The US racing industry has stepped up its game significantly when it comes to re-homing its retired equine athletes in recent years, but there’s still plenty of work to be done
Dina Alborano rescues ex-racehorses bound for slaughter. A savvy social media operator, the New Jersey resident drums up donations through platforms like Facebook and Twitter, then purchases and plucks horses from ‘feed lots’ – facilities, also known as ‘kill lots’, where horses are penned before going to slaughter in Mexico or Canada. Through her horse rescue organization, she then endeavors to find these horses new homes.
Alborano’s efforts have recently received support from some of the most respected jockeys, trainers, owners and journalists in the industry. Some say that she has broadened awareness of this issue like few have been able. But her efforts have also courted controversy.
Critics argue Alborano exaggerates the plight of some of the horses she rescues, needlessly exploiting the highly emotional nature of the topic. Indeed, last month, horse racing outlet the Paulick Report published a story that raised questions about how Alborano manages and conducts her organization, allegations she vigorously denies.
But Alborano’s story touches upon much broader questions about the sport’s relationship with horse slaughter: namely, why are racehorses bound for the abattoir when the drugs they’re given during their racing careers prohibits them from entering the food chain? Who is policing the system? And are there enough homes for the thousands of horses retired from racing each year?
In recent years, the industry as a whole has stepped up its game significantly when it comes to re-homing its retired equine athletes. Driven by ethical concerns as well as a growing realization that potential new fans are turned away by a sport that permits its competitors to end up on foreign dinner plates, the industry is funneling more and more human and financial resources towards what is coined racehorse “aftercare” – the retraining and rehoming of retired racehorses.
“We’ve known the issue of horses ending up in bad spots as long as there’s been racing, but now with social media, it’s put out there in people’s faces on a daily basis,” said Victoria Keith, president of the National Thoroughbred Welfare Organization, a newly established aftercare body. “Everybody’s finding out it’s happening.”
Only, while change has been relatively swift, untold numbers of racehorses are still slipping through the net.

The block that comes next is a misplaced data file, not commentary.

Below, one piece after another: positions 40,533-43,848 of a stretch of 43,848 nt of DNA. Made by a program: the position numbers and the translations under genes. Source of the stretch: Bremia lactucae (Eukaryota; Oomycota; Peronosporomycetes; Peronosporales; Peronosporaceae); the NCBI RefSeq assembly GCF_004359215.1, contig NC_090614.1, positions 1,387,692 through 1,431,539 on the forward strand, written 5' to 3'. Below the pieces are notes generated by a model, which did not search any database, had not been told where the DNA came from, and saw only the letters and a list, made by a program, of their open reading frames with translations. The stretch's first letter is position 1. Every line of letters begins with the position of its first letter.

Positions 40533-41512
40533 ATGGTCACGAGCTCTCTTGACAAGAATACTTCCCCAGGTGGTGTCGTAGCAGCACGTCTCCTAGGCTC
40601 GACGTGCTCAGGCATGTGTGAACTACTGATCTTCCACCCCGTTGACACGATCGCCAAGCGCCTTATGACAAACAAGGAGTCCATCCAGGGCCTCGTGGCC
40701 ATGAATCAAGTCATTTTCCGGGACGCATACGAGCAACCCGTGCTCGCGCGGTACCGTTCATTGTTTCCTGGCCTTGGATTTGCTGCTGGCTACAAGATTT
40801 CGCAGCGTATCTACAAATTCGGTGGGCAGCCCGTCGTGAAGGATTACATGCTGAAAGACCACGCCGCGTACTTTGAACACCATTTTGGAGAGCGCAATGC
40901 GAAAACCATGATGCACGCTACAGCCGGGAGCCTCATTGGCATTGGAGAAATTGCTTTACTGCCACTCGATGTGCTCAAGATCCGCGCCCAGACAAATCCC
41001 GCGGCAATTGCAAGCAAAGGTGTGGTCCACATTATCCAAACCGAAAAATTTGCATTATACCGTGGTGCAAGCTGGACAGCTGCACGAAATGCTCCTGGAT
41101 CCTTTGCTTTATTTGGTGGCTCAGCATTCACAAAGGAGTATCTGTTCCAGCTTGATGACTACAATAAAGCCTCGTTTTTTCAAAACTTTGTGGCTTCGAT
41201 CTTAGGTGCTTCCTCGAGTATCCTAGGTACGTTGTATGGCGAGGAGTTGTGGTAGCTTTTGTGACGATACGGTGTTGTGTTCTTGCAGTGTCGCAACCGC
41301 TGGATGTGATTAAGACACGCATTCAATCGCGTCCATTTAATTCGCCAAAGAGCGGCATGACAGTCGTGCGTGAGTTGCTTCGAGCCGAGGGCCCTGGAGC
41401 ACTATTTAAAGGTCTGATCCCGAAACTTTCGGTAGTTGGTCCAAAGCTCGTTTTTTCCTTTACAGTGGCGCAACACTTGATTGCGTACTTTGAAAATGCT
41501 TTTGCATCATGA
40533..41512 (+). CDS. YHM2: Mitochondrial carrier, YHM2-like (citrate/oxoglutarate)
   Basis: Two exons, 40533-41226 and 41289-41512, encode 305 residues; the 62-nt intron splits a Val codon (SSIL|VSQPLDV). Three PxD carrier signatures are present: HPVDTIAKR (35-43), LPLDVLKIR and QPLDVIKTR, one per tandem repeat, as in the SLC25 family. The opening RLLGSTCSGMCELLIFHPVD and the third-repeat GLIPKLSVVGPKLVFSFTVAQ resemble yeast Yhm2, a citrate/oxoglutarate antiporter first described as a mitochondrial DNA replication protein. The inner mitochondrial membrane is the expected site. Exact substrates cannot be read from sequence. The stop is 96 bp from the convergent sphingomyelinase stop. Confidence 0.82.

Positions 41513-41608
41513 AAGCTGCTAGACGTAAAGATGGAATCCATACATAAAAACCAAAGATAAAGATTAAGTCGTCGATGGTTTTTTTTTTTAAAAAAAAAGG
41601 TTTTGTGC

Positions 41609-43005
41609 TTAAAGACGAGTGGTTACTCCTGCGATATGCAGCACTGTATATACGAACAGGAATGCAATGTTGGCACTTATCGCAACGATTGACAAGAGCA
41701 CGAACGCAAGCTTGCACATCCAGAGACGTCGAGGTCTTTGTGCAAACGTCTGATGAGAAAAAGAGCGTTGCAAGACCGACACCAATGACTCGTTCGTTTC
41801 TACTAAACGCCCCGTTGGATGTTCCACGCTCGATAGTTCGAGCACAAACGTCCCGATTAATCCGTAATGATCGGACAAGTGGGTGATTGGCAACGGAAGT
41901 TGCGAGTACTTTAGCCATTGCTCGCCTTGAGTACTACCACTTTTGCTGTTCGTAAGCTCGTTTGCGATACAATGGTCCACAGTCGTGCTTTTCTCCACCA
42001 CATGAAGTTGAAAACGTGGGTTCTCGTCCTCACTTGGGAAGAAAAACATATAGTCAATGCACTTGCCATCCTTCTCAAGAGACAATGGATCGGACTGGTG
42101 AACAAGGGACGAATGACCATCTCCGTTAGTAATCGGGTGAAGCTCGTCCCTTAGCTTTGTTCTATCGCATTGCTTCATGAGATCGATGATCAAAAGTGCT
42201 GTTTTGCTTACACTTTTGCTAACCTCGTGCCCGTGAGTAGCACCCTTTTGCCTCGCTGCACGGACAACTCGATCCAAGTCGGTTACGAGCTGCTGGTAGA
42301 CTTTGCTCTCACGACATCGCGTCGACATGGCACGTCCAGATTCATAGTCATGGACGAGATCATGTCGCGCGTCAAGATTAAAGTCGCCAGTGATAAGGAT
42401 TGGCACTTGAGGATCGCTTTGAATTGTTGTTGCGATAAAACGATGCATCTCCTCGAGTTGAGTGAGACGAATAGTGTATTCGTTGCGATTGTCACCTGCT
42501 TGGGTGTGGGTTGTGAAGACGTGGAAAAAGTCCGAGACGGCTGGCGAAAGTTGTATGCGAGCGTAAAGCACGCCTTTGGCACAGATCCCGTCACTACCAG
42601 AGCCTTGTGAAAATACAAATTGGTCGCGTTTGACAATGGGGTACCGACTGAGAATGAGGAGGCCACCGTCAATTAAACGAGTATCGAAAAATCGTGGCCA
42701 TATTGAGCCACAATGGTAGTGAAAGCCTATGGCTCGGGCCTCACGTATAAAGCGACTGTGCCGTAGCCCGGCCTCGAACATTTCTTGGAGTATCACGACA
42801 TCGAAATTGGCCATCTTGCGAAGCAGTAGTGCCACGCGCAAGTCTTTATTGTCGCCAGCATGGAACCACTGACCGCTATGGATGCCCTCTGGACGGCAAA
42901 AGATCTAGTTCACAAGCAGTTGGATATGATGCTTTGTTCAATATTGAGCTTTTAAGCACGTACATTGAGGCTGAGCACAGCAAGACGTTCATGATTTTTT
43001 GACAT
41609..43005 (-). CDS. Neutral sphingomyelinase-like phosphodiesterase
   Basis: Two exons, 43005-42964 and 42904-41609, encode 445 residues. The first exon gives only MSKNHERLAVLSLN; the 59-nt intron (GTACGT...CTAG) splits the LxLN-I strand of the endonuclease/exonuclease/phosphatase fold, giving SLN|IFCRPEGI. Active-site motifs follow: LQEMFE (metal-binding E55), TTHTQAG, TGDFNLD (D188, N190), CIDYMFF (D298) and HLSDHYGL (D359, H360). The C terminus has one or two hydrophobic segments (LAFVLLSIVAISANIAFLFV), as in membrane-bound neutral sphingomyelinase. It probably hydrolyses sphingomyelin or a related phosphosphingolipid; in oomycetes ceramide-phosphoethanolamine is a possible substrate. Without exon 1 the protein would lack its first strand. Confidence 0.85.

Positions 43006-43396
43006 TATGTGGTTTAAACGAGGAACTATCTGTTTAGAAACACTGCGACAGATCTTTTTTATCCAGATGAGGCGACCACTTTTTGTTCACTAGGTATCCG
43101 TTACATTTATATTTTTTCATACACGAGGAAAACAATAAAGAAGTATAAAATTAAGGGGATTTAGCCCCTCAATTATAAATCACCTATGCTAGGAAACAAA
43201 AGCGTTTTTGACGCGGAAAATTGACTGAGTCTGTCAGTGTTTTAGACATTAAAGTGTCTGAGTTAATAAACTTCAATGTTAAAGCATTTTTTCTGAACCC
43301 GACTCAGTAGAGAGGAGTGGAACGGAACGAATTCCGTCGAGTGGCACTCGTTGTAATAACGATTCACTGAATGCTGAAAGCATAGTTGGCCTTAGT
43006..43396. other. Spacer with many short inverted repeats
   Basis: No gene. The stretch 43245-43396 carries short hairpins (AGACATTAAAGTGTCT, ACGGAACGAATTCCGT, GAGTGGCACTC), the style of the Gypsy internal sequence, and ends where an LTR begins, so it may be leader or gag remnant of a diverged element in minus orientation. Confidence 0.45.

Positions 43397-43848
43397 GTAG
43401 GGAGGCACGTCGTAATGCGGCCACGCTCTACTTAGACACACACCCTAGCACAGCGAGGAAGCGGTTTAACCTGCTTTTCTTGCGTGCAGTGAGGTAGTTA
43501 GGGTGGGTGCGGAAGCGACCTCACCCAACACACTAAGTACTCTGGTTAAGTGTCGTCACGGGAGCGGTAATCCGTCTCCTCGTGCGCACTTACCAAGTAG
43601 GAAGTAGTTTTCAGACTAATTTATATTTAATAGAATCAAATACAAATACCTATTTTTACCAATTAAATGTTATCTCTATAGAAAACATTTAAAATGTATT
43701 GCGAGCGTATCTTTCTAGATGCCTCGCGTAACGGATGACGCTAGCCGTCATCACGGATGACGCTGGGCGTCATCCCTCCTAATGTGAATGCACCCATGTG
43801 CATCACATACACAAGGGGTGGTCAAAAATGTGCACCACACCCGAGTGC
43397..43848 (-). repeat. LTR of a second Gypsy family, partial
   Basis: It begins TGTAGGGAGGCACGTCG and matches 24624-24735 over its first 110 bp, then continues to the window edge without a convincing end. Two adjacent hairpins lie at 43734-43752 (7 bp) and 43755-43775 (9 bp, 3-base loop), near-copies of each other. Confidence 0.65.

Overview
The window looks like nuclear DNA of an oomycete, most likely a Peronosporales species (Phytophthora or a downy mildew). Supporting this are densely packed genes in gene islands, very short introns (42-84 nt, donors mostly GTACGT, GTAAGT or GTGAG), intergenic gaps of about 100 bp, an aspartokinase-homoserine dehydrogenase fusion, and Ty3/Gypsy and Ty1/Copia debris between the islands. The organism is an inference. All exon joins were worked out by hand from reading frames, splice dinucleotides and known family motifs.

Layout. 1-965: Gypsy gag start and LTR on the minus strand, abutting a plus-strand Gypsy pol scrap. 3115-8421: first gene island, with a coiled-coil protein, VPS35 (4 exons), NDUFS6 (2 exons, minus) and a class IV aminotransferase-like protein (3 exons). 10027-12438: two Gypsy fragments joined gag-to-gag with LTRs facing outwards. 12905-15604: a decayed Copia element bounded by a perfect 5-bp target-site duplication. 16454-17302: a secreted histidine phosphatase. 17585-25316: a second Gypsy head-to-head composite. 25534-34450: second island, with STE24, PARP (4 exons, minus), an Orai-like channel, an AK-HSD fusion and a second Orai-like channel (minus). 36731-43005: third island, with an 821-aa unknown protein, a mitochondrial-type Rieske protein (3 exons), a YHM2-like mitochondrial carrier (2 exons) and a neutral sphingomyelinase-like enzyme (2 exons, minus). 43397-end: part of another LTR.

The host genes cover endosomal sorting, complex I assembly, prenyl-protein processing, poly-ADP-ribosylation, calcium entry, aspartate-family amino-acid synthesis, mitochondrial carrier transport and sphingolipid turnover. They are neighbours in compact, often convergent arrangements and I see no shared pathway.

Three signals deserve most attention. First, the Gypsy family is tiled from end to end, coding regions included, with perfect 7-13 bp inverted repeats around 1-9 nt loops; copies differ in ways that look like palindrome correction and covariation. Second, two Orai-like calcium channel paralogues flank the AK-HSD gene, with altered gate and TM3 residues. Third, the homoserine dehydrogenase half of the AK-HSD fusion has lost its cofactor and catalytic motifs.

“Is it enough? No,” admitted John Phillips, president of the Thoroughbred Aftercare Alliance, an aftercare accreditation organization – the largest such program in the country – which this week held its annual pre-Preakness Stakes fundraiser, the race set for Saturday. “We have a lot more to do.”
‘It’s absolutely ridiculous’
Last year, more than 88,000 horses left the US for slaughter in Canada and Mexico, according to figures compiled by the Equine Welfare Alliance. But how many of those were ex-racehorses? With no hard data, that’s hard to answer. A much-used estimate is 10,000 ex-racehorses. According to the Equine Welfare Alliance, data from 2006 suggests that as many as 17% of horses that go to slaughter each year are ex-racehorses (close to 19,000 at that time). But it should be noted that this was before the racing industry had started to grapple seriously with the problem.
Nevertheless, as Alex Brown, a former racetrack employee and now an author and prominent anti-slaughter advocate, points out, many of these horses shouldn’t be headed to slaughter at all.
“It’s a food safety issue,” said Brown. Drugs like the painkiller phenylbutazone are ubiquitous in racehorse training, but they’re prohibited for use in animals intended for human consumption. “Livestock like cows and chickens, those animals are highly regulated in terms of their drug intake if they’re going into the human food chain. But the horse seems to slip through the cracks,” he said.
So, why do racehorses “slip through the cracks” as Brown says? “It’s almost a running joke at the auctions: ‘Will somebody sign this paper or that paper?’” Brown said, explaining the holes in the documentation system for horses bound for slaughter in Canada. This is compounded by the lack of a comprehensive national “passport” system that charts each horse’s medical history, he said. “It’s absolutely ridiculous.”
Racetracks themselves are at the vanguard of policing the system. That’s because the vast majority of racehorses are stabled and trained at these facilities. When trainers seek stalls for their horses, they sign agreements with the track that often requires them to ensure that any horse stabled there doesn’t end up going to slaughter, at least not directly.
But the devil, they say, is in the details. These agreements can differ in rigor of wording, and certain racetracks are much more vigilant about enforcing the rules than others. “The more reputable racetracks don’t want to risk their reputation, and they’ve pushed their killers off the shed row,” said Equine Welfare Alliance president, John Holland. “The less reputable tracks, he’s still there. Horses still leak out to slaughter.”
That said, a variety of obstacles make enforcement of these policies difficult.